Officers assume new roles

January 07, 2003 12:00 am
Sharon Bass left the Baker County Sheriff's office to take a position at the Baker City Police Department. Wynn Lohner, left, was promoted to sergeant and Josh Bryant will be inside School District 5J as the school resource officer. (Baker City Herald/S. John Collins).
Sharon Bass left the Baker County Sheriff's office to take a position at the Baker City Police Department. Wynn Lohner, left, was promoted to sergeant and Josh Bryant will be inside School District 5J as the school resource officer. (Baker City Herald/S. John Collins).

By CHRIS COLLINS

Of the Baker City Herald

A former longtime sheriff's deputy is the newest member of the Baker City Police force.

Sharon Bass, 39, was sworn in Monday morning in a brief ceremony at City Hall. The 1981 Baker High School graduate first became involved in law enforcement as a part-time matron at the old Baker County Jail in the basement of the courthouse.

She was hired as a full-time corrections officer when the new jail was built in 1991 and was hired as a patrol deputy for the sheriff's department in 1998.

Bass said she expects the work in her new position to be more fast paced and varied than in her role as a deputy sheriff. She is looking forward to the city's 12-hour shifts, which provide officers with a three-day weekend every other week.

Bass also is a member of the Baker County Mounted Posse where she has served on the dive team since 1992. Her father, Sam Bass, a former sheriff's deputy and undersheriff, is the Posse captain.

Prior to beginning her law enforcement career, Sharon Bass worked at Marvin Wood Products as a supervisor.

She will begin her patrol duties Friday. Bass will fill the vacancy created by moving Joshua Bryant to school resource officer.

"I want to be able to make an impact with the kids," Bryant said of his interest in the SRO position. "If they make the right choices now we won't have to deal with them in the future."

Bryant, 32, joined the Baker City Police Department two years ago. He is a 1989 BHS graduate and served seven years in the U.S. Army where he worked as a military police officer and in field artillery.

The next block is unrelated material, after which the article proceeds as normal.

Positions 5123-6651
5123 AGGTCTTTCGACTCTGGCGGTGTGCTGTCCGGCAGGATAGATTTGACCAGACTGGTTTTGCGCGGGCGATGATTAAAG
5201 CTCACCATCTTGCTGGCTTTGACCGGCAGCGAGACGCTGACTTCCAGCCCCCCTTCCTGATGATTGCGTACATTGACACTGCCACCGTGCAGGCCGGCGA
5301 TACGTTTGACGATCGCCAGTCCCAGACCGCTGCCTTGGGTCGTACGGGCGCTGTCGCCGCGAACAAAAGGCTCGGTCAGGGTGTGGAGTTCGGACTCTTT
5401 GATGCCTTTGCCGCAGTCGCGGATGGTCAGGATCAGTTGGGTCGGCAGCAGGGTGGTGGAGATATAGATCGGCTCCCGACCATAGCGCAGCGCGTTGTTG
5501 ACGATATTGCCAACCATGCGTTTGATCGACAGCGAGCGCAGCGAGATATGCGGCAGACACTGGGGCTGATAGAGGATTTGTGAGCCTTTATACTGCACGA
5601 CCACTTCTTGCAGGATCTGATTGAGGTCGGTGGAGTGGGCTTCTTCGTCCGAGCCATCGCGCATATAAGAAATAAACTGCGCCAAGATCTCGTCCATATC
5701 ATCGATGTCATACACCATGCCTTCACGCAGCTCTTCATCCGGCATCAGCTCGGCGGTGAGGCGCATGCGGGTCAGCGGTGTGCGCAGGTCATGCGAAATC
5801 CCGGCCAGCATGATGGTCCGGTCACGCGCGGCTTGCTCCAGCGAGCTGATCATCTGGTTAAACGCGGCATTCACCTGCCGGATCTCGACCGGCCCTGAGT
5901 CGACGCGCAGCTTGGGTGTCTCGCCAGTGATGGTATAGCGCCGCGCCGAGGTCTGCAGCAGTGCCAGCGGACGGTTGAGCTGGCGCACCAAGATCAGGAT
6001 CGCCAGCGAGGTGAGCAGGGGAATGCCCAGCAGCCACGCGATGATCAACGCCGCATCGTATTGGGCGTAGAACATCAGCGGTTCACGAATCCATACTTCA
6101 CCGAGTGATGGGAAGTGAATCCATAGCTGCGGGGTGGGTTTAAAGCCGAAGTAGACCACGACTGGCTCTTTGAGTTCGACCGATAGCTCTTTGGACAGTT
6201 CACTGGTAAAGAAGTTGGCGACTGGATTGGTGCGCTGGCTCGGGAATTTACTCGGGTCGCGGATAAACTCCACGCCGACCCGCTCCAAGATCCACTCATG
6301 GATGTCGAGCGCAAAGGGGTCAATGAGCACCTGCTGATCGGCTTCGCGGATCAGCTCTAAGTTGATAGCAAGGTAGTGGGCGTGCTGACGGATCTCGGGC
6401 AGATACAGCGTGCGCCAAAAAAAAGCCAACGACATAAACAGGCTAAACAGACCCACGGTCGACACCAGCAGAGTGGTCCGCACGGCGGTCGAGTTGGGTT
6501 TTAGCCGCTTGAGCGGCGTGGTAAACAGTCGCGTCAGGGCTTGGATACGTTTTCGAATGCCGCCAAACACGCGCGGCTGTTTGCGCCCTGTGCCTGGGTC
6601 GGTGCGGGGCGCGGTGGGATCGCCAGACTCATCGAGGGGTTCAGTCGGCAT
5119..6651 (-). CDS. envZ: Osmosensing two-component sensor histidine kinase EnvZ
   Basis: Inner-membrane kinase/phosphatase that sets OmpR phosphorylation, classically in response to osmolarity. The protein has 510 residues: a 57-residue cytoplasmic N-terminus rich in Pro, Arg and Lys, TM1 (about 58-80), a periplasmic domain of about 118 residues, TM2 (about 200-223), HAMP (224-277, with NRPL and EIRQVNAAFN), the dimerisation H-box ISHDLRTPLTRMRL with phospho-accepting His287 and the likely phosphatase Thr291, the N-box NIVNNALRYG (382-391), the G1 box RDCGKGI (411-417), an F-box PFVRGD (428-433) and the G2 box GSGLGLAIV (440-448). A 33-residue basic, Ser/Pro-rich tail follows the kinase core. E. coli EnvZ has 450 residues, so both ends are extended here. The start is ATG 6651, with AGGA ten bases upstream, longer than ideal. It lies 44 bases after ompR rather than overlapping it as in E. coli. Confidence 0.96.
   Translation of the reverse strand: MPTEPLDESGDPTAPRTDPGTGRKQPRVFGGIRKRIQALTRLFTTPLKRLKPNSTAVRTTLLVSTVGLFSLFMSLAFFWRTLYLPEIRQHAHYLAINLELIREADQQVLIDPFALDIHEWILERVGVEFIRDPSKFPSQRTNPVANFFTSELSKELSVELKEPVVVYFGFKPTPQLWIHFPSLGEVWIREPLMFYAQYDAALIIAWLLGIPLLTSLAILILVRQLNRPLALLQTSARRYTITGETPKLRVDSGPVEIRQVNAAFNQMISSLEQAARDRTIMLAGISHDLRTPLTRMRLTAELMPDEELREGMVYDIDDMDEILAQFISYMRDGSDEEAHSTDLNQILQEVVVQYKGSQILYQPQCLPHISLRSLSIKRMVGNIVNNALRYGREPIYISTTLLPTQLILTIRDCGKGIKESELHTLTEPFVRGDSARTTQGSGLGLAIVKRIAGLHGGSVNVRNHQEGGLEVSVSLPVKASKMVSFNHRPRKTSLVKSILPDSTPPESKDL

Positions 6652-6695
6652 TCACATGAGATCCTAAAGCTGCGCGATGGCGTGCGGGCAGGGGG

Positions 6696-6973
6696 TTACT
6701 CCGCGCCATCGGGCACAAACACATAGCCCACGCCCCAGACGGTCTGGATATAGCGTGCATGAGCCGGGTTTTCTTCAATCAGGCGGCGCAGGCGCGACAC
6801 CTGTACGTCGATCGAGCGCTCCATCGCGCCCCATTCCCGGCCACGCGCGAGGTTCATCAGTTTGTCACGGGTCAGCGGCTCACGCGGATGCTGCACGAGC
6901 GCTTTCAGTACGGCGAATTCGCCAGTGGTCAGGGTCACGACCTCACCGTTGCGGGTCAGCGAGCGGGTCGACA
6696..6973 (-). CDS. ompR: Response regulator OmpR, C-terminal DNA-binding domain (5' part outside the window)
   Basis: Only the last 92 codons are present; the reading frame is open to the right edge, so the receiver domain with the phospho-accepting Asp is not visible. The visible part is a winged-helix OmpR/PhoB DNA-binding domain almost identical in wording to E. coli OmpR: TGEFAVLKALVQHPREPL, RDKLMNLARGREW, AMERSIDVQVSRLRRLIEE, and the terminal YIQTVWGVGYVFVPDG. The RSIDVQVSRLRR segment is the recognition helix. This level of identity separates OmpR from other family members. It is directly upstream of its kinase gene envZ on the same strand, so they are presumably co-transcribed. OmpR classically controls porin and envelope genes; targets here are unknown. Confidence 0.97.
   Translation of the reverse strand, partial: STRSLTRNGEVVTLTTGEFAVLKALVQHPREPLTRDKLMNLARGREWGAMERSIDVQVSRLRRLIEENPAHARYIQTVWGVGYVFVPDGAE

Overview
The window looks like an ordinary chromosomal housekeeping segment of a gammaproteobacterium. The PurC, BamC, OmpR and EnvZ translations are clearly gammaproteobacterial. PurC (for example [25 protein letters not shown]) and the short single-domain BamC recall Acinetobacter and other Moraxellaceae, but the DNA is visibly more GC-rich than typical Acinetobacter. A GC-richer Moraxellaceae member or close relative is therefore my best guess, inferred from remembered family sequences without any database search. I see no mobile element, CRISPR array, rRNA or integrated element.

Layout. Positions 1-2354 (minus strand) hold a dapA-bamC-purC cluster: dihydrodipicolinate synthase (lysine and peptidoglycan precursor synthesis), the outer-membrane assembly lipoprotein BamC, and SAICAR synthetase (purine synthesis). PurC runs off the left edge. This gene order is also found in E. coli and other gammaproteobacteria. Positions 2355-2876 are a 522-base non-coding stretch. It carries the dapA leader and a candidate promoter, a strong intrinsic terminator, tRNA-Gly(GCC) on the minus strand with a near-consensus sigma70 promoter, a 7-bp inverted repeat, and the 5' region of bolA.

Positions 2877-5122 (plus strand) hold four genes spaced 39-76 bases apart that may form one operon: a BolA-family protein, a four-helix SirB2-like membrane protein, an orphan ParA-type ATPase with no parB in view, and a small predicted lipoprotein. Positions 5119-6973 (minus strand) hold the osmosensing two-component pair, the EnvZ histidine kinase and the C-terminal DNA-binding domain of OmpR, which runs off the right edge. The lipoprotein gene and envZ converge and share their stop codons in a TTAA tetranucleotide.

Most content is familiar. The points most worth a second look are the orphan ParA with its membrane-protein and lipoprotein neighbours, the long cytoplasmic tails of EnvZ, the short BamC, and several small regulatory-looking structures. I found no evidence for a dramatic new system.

After leaving the Army, Bryant worked in corrections for two years in Georgia. He returned to Baker City in 1998 and spent one year as a sheriff's deputy before joining the city police department.

Bryant's SRO position will be funded for the first three years by a $125,000 federal grant. The Baker School District will pay 75 percent of the officer's salary and benefits in the fourth year, an estimated $46,551. Over the four years, the city will pay about $55,100 to fund the position.

Police Chief Jim Tomlinson said the grant funding will allow the department to continue to accomplish its goals despite the city's struggling financial condition.

Bryant will spend three-fourths of his time at Baker High School and one-fourth of his time at Baker Middle School. During the summertime he will return to patrol duty.

"We know this is a successful way for officers to be in the schools," Tomlinson said.

The focus of the SRO program is to work with students in the ares of prevention, education and enforcement, he said.

The city and the school district shared the cost of placing an officer in the schools from 1998 to 2000. The program was discontinued because of a lack of funding.

In other personnel changes, the department has announced the promotion of Wyn Lohner to sergeant. Lohner replaces Sgt. Greg Anderson who resigned in October. Anderson was hired as a lieutenant with the Hermiston Police Department.

The 38-year-old Lohner joined the department in November 1999. As he assumes his new responsibilities as sergeant, his role as the city's DARE officer will be reduced.

Lohner said he will present an overview of the program and teach some lessons to fifth-graders during the year. His brother, officer Jay Lohner, also will present the National Rifle Association's Eddy Eagle gun safety program to elementary schools.

A new person will be trained to teach DARE classes to Baker City elementary students next year, he said.

"I look forward to working with the community and seeing our department grow in a positive direction," Lohner said.